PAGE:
Log in

Minnesota Public Health Association

Since 1907, MPHA has been dedicated to creating a healthier Minnesota through effective public health practice and engaged citizens. 

Statement on the January 6th U.S. Insurrection

February 10, 2021 9:14 AM | Anonymous

Access PDF of the statement here.

The Minnesota Public Health Association (MPHA) denounces the insurrection on January 6, 2021, at the U.S. Capitol. Insurrectionists and domestic terrorists’ action was a bid to stop the electoral college from certifying a new president and the peaceful transfer of power.

None of us will forget the abhorrent sight of insurrectionists scaling the walls and breaking windows of the U.S. Capitol, clutching symbols of hate and racism.1 This was yet another affront to people of color and American Indians in this country.2

As public health professionals, we condemn the 45th President and legislators who continuously endorsed and disseminated falsehoods and misinformation, and who worked to overturn the results of the Presidential election. The 45th President has sown doubt, mistrust and promoted voter suppression in the democratic process and the United States’ electoral process for years. This rampant dishonesty and division is especially concerning considering the evidence base connecting democracy and fair elections, and improved health.3 4 The link between democracy and public health must be founded in social justice to be successful.

Trust in government is crucial for compliance with health measures, which is particularly important during COVID-19 to ensure uptake of prevention measures.5 It is this same epidemic of distortion that has fueled the inferred spread of COVID-19, infecting over 26,523,297 and killing more than 454,209 Americans to date6 ––especially in communities of color and American Indians.7

The Capitol security response to the insurrection was in stark comparison to the police response to Black Lives Matter advocates across the country and contrary to Minnesota’s calling for an end to the police killings of Black people and systemic racism, a public health crisis in our country.8 The insurrectionists, who attempted to overthrow our legitimate government were predominately white, faced comparatively little resistance from police. They were able to breech and occupy the Capitol building easily—some carrying Confederate flags and anti-Semitism signage—despite the apparent danger they presented to everyone inside.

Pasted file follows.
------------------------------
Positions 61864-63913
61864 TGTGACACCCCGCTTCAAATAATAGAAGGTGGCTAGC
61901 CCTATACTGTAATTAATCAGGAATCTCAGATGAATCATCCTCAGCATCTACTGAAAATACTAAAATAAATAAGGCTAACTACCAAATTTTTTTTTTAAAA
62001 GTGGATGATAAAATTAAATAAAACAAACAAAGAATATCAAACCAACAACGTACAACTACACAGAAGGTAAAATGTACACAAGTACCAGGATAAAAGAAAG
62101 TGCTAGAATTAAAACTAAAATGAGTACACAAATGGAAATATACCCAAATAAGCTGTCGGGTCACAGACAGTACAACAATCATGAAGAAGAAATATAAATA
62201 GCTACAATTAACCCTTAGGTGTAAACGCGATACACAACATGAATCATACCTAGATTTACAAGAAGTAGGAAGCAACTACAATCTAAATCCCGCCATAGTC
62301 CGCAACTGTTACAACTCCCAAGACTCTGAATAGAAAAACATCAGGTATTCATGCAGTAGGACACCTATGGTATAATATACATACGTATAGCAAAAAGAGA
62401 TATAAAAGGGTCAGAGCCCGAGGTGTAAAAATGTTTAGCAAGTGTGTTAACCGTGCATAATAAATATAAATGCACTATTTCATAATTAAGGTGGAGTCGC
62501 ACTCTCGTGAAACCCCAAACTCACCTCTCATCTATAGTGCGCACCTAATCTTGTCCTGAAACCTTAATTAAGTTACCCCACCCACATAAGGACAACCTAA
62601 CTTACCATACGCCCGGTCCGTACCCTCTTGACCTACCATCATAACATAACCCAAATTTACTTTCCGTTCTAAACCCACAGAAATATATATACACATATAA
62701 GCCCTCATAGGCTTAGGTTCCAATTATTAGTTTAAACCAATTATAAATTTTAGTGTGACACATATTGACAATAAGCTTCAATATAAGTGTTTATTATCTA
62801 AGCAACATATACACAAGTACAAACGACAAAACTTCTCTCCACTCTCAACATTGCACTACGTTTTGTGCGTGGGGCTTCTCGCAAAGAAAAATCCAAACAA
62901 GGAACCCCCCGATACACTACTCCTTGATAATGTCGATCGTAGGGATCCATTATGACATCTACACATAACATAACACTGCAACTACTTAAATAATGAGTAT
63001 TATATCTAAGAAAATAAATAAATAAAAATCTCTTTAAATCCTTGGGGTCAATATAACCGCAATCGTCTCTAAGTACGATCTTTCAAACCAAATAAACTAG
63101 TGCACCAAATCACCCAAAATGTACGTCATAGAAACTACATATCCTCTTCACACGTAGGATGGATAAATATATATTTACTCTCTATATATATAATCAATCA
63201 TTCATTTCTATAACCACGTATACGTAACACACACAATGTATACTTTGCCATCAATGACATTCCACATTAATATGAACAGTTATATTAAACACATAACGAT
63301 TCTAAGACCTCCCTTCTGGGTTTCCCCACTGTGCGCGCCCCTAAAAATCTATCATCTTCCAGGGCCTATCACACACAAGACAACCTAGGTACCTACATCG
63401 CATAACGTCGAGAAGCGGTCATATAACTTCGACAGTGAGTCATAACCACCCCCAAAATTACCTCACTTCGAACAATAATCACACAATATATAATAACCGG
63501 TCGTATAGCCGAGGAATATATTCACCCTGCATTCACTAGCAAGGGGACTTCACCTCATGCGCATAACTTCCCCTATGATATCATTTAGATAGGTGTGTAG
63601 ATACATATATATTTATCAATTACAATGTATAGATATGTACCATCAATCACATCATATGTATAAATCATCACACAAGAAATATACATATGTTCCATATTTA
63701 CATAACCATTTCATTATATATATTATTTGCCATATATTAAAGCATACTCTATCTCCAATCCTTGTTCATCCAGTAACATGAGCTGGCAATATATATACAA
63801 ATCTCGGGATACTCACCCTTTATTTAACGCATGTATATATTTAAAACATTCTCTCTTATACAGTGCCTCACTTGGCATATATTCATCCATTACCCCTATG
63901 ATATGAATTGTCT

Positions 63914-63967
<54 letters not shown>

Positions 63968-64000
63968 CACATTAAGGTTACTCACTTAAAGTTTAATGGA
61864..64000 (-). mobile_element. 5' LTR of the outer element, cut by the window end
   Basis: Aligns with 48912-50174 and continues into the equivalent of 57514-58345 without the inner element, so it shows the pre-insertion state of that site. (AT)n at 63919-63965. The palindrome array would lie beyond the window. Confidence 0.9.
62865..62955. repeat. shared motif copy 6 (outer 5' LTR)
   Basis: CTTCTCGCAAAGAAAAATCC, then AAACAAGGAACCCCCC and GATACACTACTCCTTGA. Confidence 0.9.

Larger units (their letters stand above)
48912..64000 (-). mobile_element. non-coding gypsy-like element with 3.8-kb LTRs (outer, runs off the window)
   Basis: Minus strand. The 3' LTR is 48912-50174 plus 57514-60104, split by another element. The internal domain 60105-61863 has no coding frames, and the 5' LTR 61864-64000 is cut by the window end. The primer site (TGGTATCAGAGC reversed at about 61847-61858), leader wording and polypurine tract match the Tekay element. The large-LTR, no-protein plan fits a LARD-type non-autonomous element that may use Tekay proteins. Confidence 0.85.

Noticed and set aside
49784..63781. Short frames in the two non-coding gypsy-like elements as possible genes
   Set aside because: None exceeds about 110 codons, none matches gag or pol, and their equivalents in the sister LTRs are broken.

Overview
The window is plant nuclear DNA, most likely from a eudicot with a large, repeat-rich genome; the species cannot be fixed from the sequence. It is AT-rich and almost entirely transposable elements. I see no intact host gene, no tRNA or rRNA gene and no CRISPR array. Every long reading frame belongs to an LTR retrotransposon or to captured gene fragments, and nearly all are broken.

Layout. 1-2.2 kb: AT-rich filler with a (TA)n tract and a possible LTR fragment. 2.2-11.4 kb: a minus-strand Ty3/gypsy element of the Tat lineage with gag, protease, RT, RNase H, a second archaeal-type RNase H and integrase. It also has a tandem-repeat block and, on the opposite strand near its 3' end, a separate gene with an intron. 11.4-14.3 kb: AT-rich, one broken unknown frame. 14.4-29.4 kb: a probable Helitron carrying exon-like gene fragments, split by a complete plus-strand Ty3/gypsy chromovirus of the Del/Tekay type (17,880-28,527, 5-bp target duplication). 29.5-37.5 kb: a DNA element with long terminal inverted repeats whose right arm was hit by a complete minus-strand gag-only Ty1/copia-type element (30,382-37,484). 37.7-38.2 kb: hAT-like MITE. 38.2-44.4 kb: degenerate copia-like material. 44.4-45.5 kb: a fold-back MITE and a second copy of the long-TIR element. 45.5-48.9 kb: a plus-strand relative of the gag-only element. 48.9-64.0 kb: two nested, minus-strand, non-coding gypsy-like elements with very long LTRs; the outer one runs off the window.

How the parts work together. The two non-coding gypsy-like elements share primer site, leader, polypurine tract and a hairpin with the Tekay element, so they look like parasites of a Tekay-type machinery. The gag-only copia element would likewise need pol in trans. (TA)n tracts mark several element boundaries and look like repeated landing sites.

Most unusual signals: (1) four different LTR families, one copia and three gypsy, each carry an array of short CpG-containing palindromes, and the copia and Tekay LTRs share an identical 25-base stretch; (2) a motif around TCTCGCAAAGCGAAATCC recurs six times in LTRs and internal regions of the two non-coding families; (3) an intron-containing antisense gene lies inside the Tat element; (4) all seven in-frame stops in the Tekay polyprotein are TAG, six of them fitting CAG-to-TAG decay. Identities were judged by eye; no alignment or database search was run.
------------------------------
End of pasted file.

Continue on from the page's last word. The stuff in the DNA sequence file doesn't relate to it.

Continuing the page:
These actions, as well as the weak response that the insurrectionists received from police and capitol security, highlight the racial inequities that contribute to this significant public health crisis. As then President-elect Biden stated, “No one can tell me that if it had been a group of Black Lives Matter protesting yesterday, they wouldn’t have been treated very, very differently than the mob of thugs that stormed the Capitol. We all know that’s true, and it is unacceptable. Totally unacceptable.”9

The disgraceful and violent insurrection will no doubt stand as one of the darkest moments in American history—one that left five dead and shook the very foundation of our democracy. However, we celebrate democracy because it was also this day when the will of the voters ultimately prevailed.

Democracy is resilient but requires involvement and active participation by all citizens who cherish justice and equity for all. As the National Congress of American Indians has stated, “No nation should tolerate a leader who obstructs or brings harm to the peaceful democratic process and the citizens we are sworn to protect. We also understand that as leaders we have an obligation not only to our citizens today, but also to the future generations.”10

With fresh awareness of these challenges before us, we must commit to eternal vigilance, racial justice, inclusion and protecting the Voter Protection Act in our democracy. By acting together in community, we can make the world a healthier and more just place for all. As coined by the late senator from Minnesota, Paul Wellstone, we all do better when we all do better.11

  1. Capitol insurrection displayed many of the symbols of American racism. Accessed 02/09/2021.
  2. Insurrection Was A Product of Racism. Accessed 02/09/2021.
  3. The Lancet. “Relationships between democratic experience, adult health, and cause-specific mortality in 170 countries between 1980 and 2016: an observational analysis." Accessed 01/28/2021.
  4. BMJ Publishing Group. “Social Justice as a Foundation for Democracy and Health.” Accessed 01/28/2021.
  5. National Library of Medicine. “Public Health and Public Trust: Survey Evidence from the Ebola Virus Disease Epidemic in Liberia.” Accessed 01/28/2021.
  6. Centers for Disease Control. “COVID 19 Data Tracker”. Accessed 02/5/2021.
  7. U of M COVID-19 study finds greater impact on communities of color. Accessed 02/09/2021.
  8. U of M COVID-19 study finds greater impact on communities of color. Accessed 02/09/2021.
  9. Statement by President-elect Joe Biden. Accessed 01/17/2021.
  10. National Congress of American Indians Statement on U.S. Capitol Storming by Trump Supporters. Accessed 01/17/2021.
  11. Star Tribune. “We All Do Better When We All Do Better." Accessed 02/05/2021.

Search our website!

©️ 2024 Minnesota Public Health Association 

A registered 501(c)(3) nonprofit organization.

Powered by Wild Apricot Membership Software